Add more salt and pepper as needed. 

Look at that nice fat square of preserved lemon on top, mugging for the camera.

This recipe is hard to screw up so feel free to play around with it. Basil would be a great addition. So would corn.

I like adding a poached egg or two to turn this into "dinner," when not on a plane. Some grilled chicken would be great, too, and travel-hardy.

This salad is awesome because it can sit in your bag unrefrigerated for a few hours during the whole TSA-frisking-through-harrowing-boarding-process, through takeoff, and even several hours into your flight and stay perfectly fresh. There's no lettuce to wilt - the parsley stays really perky. You can also make this the night before or even two days in advance with no compromise to taste or texture. (I think the flavor actually improves when it's been mixed at least a day ahead of eating.)

Bon Voyage and Bon Appetit!

Sunday, July 14, 2013

Consider the Dishtowel

Because a lot of the people I work with are in other non-San-Francisco offices, in future time zones, I spend a lot of time on early morning phone calls, which sometimes turn into all-day phone calls, which often means I work from home.

Here's a shot of my at-home "office." (It's really the breakfast room.) I try to keep the table relatively clean (doesn't always work, but I try).

The gorgeous orchids are courtesy of my buddy Sherwin. Thanks Sherwin! My kitchen-office suddenly feels so posh. It's amazing what flowers can do for the spirit.

And this, dear friends, is my office's view.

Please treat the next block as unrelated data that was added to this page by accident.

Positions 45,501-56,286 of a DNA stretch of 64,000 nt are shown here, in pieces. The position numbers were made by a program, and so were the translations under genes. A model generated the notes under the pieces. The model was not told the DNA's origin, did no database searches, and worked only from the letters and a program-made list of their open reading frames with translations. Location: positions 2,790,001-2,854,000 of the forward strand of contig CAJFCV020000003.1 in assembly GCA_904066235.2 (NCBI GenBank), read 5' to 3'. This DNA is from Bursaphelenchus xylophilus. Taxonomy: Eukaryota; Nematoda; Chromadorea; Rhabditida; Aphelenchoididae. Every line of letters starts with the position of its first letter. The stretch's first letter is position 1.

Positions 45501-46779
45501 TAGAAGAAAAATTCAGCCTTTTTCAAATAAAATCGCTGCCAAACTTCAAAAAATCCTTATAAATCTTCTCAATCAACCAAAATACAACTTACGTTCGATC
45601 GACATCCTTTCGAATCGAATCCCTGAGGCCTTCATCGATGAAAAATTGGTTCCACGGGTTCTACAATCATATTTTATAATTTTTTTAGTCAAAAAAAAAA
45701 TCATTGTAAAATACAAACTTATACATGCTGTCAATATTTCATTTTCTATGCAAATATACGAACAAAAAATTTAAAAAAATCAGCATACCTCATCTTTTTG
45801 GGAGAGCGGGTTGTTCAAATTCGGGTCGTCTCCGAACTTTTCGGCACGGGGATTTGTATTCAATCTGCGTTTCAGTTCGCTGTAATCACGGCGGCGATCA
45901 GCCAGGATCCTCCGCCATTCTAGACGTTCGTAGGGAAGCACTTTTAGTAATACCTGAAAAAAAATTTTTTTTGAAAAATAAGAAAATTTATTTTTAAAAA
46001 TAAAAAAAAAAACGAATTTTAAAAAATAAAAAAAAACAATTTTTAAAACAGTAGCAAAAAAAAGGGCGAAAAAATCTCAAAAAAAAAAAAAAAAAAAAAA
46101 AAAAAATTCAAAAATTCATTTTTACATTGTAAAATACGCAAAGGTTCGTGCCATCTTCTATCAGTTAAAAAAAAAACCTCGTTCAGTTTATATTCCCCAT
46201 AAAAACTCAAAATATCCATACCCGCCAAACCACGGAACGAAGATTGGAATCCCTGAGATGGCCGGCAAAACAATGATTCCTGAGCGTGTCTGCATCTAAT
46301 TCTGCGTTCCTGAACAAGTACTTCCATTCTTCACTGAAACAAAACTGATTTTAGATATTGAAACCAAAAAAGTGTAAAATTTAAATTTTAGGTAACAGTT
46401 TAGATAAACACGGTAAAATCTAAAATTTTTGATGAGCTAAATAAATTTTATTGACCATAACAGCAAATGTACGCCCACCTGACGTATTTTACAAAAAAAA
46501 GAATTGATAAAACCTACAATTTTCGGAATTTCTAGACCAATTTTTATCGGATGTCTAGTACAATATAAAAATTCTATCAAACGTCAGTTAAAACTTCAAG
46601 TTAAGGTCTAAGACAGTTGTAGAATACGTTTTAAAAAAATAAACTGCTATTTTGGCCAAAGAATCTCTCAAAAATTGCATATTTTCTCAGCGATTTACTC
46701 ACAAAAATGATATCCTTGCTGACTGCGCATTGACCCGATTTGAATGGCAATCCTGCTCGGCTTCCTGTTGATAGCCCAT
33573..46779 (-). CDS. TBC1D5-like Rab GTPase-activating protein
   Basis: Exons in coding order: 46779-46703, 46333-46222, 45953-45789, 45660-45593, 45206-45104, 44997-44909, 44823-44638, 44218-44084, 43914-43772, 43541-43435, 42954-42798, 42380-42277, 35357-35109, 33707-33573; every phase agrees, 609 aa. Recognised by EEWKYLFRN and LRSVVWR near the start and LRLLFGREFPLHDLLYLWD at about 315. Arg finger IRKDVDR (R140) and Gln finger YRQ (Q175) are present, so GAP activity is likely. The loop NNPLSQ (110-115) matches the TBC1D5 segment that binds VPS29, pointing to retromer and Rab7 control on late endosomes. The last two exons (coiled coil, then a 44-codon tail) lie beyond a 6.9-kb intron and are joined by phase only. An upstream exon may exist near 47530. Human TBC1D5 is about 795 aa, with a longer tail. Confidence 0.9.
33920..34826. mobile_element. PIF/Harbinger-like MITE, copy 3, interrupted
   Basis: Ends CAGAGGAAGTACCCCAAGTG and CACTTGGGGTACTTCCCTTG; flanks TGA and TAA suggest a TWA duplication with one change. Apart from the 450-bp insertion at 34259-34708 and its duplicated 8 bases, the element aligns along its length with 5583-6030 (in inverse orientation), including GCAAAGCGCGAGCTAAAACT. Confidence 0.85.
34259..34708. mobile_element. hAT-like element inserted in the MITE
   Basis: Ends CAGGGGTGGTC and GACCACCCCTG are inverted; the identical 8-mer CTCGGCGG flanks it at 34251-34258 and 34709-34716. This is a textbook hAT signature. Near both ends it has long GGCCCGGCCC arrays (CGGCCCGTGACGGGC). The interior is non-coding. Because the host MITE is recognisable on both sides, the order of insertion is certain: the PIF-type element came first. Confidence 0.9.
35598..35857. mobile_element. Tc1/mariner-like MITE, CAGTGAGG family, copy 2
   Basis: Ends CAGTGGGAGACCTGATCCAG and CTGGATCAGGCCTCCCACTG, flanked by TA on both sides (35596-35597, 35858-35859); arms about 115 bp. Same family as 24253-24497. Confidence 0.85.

Yes, I could sit on the other side of the table, and have a view out my kitchen window. But for some reason I prefer sitting this direction. I really don't know why. It makes no sense.

I am weird.

But you already knew that and that's also really not why we're here today.

See those posters on my wall of my at-home office space?
They aren't posters. They are dishtowels.

Proof I am not a perfectionist - the canvas is definitely not stretched evenly!

If you've been with this blog since the beginning, you will see other examples of my love of using dishtowels for tasks beyond dish-drying. This is another sneaky use for them.

I ran across these two towels at Sur La Table a couple of months ago. Turning them into fun, cheap wall art is easy; here's how.

A piece of fabric. See below for tips. 
A staple gun and plenty of staples. Just your basic one will do. I have one like this.
4 canvas stretcher bars that are an appropriate size for your fabric/desired finished piece. You can find these at art supply stores. They will have two kinds, the cheap ones and the expensive heavy duty ones. If your piece of fabric is less than 4' square, get the cheap ones.
Two picture hanger screws and picture wire
A tape measure or ruler

Bonus Equipment: DIY frame from the art supply store. These come in metal and wood. If you get the wood kind, you will also need a touch of super glue to join the pieces. You don't need glass for this project.

1. I was going to type out instructions but then I found that the internet had already solved this problem for me. Instead, please enjoy this video.

2. Try not to get too annoyed as this lady is super nice but oddly bouncy.
3. Frame if you wish, then add the hanging hardware and hang your art.

So easy!

Tips for choosing fabric for this project:
Think outside the bolt on this - you can use dishtowels, napkins, old tablecloths, pillowcovers (taken apart at the seams), even old favorite pieces of clothing. Thicker and woven fabrics are easier to use; but super-thick and very thin fabrics can be challenging. Stretchy fabric is practically impossible; don't use it if you've never done this before.